The speed record of the Nose on El Cap­i­tan is one of the most allur­ing and sought after records in all of climb­ing, even for a sport that isn’t inher­ent­ly com­pet­i­tive. For years the world’s best climbers have been trad­ing the record back in forth, with mere sec­onds sep­a­rat­ing the record at times. Watch as Brad Gob­right and Jim Reynolds top the time set by Alex Hon­nold and Hans Florine.

Until just a few weeks ago, Alex Hon­nold was arguably the best free soloist in the world. Hav­ing soloed mas­sive­ly com­plex projects such as Squamish’s Uni­ver­si­ty Wall and the North­west Face of Yosemite’s Half Dome. Now, hav­ing free soloed El Cap­i­tan, one of the most icon­ic rock faces in the entire world, the argu­ment has been laid to rest; Alex Hon­nold is the best free soloist in the world. Full stop. But this isn’t the first time that Hon­nold or oth­ers climbers have per­formed amaz­ing, bound­ary-push­ing feats, so why is this one bound­ary break­ing not only for the climb­ing com­mu­ni­ty but also for human beings as athletes?

The Climb Breakdown
To under­stand why this climb is unfath­omable, let’s break down what Hon­nold actu­al­ly did in both climb­ing and non-climb­ing terminology.

El Cap­i­tan is a big wall that is over 3,000ft high. Yes, 3,000 feet. That’s over a half mile of sus­tained, un-roped, climb­ing. The route he took is called Freerid­er and is rat­ed a 5.12d or 5.13 which, for the non-climbers out there, imag­ine a ver­ti­cal wall with vir­tu­al­ly noth­ing for the aver­age per­son to hold on to, wicked over­hangs, mas­sive cracks, and areas that appear to be com­plete­ly smooth to the touch.

Even more impres­sive­ly, he accom­plished this endeav­or in under 4 hours. For many elite climbers, El Cap takes a full day or two to climb due to the fact that climbers are typ­i­cal­ly haul­ing ropes, trad pieces, food, water, and oth­er gear.

They call him “Spi­der­man” for a rea­son. The skill and speed with which he climbed this icon­ic wall is both inspir­ing and insane.

This May Change the Way Climb­ing Big Walls is Perceived
Typ­i­cal­ly, climb­ing records are bro­ken into two cat­e­gories: first ascents and speed records. A first ascent, as the name implies, is award­ed to the per­son who first climbs the route. His­tor­i­cal­ly, first ascents are done with ropes for big wall climbs; how­ev­er, this could change with Hon­nold on the scene. Speed records are award­ed to those who climb the route in the least amount of time. For exam­ple, Hon­nold holds the speed record for climb­ing The Nose on El Cap.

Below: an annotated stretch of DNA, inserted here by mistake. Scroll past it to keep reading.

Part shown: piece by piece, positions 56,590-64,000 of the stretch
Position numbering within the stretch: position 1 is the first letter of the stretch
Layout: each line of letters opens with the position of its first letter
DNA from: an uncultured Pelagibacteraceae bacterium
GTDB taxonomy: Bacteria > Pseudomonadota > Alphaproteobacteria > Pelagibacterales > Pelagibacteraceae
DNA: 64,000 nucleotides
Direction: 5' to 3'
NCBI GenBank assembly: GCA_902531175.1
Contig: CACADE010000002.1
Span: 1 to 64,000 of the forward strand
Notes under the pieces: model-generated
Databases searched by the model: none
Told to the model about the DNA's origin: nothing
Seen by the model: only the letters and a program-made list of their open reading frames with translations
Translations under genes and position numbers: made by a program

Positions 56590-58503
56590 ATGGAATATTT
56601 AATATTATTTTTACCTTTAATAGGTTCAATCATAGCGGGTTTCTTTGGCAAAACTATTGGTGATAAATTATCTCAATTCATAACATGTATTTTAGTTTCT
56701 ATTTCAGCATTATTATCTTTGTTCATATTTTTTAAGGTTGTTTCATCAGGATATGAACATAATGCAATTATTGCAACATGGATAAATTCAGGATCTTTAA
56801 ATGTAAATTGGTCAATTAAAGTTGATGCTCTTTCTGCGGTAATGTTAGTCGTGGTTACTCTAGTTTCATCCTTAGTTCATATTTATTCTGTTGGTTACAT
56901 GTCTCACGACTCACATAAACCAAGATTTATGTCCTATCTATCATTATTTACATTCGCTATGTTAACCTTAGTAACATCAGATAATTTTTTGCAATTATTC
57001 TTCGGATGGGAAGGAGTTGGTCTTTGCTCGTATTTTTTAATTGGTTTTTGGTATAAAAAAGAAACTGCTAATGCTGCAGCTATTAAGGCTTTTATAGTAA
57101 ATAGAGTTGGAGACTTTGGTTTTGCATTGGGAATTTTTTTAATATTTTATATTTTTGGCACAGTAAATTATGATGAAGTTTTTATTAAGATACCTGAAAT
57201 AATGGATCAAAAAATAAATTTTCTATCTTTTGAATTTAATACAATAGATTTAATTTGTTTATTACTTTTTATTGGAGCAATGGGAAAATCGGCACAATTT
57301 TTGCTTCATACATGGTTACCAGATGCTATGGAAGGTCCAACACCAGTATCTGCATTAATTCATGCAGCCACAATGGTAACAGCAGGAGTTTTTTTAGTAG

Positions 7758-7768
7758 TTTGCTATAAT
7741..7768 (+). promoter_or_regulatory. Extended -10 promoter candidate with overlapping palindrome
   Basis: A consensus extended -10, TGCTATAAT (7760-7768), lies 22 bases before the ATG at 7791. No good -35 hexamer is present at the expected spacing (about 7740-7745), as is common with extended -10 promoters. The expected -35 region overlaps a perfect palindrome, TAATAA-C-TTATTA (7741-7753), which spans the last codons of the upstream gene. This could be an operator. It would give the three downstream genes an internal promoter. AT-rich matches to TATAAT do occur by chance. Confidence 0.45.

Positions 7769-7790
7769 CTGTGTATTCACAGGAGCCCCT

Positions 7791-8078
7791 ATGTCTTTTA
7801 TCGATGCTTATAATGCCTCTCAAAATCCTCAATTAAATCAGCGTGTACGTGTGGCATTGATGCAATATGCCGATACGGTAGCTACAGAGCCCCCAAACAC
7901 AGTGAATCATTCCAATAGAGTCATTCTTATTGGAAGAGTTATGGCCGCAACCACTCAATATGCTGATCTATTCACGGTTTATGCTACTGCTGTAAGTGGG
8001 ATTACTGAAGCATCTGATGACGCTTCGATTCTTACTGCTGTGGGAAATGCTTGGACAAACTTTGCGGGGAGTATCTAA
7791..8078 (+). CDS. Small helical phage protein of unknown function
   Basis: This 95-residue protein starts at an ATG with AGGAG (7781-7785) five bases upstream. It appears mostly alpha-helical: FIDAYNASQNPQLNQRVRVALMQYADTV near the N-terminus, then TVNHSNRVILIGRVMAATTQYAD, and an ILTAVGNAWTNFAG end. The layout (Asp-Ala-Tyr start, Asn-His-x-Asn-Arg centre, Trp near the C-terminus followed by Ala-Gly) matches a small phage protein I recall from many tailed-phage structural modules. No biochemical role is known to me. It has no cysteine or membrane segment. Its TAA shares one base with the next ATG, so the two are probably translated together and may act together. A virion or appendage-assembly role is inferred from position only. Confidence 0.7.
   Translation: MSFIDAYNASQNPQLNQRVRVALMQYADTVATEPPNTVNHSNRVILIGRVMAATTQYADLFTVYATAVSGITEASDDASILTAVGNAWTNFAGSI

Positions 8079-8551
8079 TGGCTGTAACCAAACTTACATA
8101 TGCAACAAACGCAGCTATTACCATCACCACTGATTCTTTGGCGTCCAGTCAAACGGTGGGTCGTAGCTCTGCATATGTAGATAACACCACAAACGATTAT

Honnold’s free solo of El Cap isn’t a first ascent and it isn’t a speed record. It’s in a class entire­ly of its own. He climbed an unimag­in­ably dif­fi­cult rock face—without a rope. Often Ever­est ascents are bro­ken into two cat­e­gories: Those who climbed the moun­tain with sup­ple­men­tal oxy­gen and those who climbed the moun­tain with­out oxy­gen. The num­ber of peo­ple who elect to climb the tallest moun­tain in the world with­out oxy­gen is a mere hand­ful. It is gen­er­al­ly accept­ed in the moun­taineer­ing com­mu­ni­ty that con­quer­ing big moun­tains with­out oxy­gen is more dif­fi­cult and more risky.

Hon­nold’s free solo ups the ante in big wall climb­ing. You can either climb it with a rope or with­out. There doesn’t seem to be much ques­tion con­cern­ing which one is more chal­leng­ing or dan­ger­ous. As such, this climb may rev­o­lu­tion­ize how the climb­ing com­mu­ni­ty views first ascents and record set­ting all togeth­er. If peo­ple who climb Ever­est are seen by some as sec­ond-rate moun­taineers, then is it pos­si­ble that Honnold’s feat will cause some in the climb­ing com­mu­ni­ty, as well as spec­ta­tors, to see big wall rope climbers as sec­ond rate? It remains to be seen.

This Isn’t Just About Climbing
Ath­letes do amaz­ing things for their sport every day. Things that nor­mal, untrained, human beings can’t begin to attempt or achieve. But, unless you’re a huge base­ball fan, climb­ing buff, ski­ing afi­ciona­do, or foot­ball junkie, you might not hear about it when records are bro­ken or the sport it pushed to the next level.